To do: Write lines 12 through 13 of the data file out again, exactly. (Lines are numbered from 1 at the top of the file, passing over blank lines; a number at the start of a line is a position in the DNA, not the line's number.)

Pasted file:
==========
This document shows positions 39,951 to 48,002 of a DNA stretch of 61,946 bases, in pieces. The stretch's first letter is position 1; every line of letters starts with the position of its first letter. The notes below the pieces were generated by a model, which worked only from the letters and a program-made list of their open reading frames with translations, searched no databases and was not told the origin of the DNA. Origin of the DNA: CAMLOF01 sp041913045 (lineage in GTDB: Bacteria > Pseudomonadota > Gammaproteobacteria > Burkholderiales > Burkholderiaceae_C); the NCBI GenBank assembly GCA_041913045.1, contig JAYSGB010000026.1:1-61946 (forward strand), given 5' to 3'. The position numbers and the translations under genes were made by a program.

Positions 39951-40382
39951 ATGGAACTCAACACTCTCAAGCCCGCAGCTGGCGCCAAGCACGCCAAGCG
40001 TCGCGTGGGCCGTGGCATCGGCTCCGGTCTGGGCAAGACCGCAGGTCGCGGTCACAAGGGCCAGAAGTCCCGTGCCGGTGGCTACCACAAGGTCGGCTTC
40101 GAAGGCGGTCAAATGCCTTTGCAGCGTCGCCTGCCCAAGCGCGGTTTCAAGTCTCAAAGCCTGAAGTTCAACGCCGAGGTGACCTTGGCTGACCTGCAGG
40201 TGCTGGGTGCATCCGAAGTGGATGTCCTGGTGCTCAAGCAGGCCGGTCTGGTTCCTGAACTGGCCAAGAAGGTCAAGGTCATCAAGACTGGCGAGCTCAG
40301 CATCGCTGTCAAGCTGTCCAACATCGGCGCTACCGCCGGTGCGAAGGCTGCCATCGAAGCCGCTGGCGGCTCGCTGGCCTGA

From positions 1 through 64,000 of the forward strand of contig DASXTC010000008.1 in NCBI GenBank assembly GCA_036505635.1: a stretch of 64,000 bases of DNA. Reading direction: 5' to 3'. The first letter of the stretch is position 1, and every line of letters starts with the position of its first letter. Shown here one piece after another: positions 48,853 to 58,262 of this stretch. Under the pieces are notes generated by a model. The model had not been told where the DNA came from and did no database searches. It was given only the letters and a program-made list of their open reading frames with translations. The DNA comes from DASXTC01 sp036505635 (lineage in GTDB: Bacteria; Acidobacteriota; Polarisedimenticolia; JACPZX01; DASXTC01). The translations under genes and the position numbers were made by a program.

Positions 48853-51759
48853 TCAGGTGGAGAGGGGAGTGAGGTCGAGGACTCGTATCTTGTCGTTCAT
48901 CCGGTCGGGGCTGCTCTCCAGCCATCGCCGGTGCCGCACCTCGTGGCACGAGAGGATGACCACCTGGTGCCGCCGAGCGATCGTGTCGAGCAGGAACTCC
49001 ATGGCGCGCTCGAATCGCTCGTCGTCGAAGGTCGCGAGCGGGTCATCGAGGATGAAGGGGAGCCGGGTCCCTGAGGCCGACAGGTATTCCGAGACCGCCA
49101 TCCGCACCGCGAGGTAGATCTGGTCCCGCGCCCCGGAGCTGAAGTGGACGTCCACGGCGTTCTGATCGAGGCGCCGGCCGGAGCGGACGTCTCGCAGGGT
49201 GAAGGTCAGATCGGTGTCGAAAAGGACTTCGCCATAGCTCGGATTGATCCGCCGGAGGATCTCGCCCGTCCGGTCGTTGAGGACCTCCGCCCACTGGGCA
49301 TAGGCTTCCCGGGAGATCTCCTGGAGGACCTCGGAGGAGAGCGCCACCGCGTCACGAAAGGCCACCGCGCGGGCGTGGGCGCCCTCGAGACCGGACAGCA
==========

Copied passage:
49001 ATGGCGCGCTCGAATCGCTCGTCGTCGAAGGTCGCGAGCGGGTCATCGAGGATGAAGGGGAGCCGGGTCCCTGAGGCCGACAGGTATTCCGAGACCGCCA
49101 TCCGCACCGCGAGGTAGATCTGGTCCCGCGCCCCGGAGCTGAAGTGGACGTCCACGGCGTTCTGATCGAGGCGCCGGCCGGAGCGGACGTCTCGCAGGGT